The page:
CD-ROM drive not mounting

HELP!   (Weed, please do not answer)

My new Apple CD-ROM drive has suddenly stopped mounting CDs!!  The tray opens fine, it pulls in fine, but nothing shows up on the desktop.  Pushing the eject button (on the faceplate) makes the tray come back out again -- with a disk inside it!  Nothing appears on the desktop no matter how long I wait.

My equipment and software:
PowerMac 9500, G3/333 card, fairly new AppleCD 1800i (12x speed), MacOS8.6,
Floppy disks mount okay, Zip disks mount okay, external SCSI devices mount okay.

The situation that may have caused it to break down is as follows:
Running VirtualPC with Windows 95, I try to install Microsoft's "Start Now! MSN Internet Access" from the CD that came in the postal mail (junk mail).  It had Internet Explorer 5.0 that I wanted but didn't want to download.  After the installation wizard goes halfway, everything freezes.  Not only does VirtualPC freeze, but my Mac freezes, too.  I had reboot with Control-Command-Power.  VirtualPC also had to be relaunched a couple of times to get back to normal.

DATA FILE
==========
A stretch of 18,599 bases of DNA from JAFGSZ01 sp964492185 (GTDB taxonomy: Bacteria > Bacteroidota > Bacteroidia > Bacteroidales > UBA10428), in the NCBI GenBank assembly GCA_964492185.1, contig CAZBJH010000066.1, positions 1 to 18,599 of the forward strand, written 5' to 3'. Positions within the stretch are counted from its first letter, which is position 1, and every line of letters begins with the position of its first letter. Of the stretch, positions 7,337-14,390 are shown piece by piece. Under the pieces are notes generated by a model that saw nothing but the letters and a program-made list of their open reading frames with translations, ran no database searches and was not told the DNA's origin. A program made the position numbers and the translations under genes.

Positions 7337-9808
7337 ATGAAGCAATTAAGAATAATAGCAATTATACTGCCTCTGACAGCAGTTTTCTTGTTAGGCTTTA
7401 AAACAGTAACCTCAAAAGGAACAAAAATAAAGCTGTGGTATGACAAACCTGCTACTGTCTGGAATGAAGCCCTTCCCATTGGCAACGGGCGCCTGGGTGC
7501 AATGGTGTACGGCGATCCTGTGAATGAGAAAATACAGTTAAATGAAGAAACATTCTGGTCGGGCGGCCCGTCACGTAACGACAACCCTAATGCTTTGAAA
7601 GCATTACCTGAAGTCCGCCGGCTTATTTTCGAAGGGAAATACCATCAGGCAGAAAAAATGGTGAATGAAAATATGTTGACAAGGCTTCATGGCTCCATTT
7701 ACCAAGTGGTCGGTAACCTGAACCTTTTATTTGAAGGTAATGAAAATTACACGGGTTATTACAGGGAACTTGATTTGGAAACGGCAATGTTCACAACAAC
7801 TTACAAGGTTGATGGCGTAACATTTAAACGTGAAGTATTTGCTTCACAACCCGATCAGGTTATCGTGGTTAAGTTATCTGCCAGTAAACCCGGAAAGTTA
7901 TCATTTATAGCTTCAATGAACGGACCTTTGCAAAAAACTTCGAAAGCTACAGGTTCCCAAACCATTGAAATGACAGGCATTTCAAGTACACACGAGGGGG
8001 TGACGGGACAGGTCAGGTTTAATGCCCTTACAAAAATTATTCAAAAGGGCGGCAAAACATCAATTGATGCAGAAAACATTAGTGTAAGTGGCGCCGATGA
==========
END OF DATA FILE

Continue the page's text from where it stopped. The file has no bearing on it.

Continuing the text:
I'm suspecting a physically broken CD-ROM drive.  But how could a disk break a drive?  This AppleCD 1800i unit is a "new" unit that was probably pulled out of an overstocked Macintosh and sat on the shelf for a few months.  How can I be sure it's not the software or the driver or a set of extensions?

Things I've tried include:
Starting up with "MacOS 8.6 Base" set in Extension Manager.  No difference.
Starting up with a bootable MacOS 8.5 CD and holding the "C" key.  It boots from hard drive.
Mounting with SCSI Probe 5.1.1.  Mounting Log says, "Device 0.3.0: FAILED: driver installed but no drive entries."
Looking at the Extensions folder.  No recent changes to the Apple CD/DVD Driver extension.  It looks okay.
Looking at the Prefs folder.  Nothing that says CD-something recently changed.

HELP!
archkenAsked:
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brian_bCommented:
Well, there's only 2 things left to do, replace the cd-rom cable. If it's scsi, and you know the HD works and is scsi as well, connect the HD cable to the CD-Rom instead, and the power connector from the HD as well, and try booting off an apple cd-rom. I've had instances where a power connector was bad, but only once. If this doesn't work, then it's obvious the cd-rom is dead. Did you check to see that any jumpers might have failed, or fallen out of place?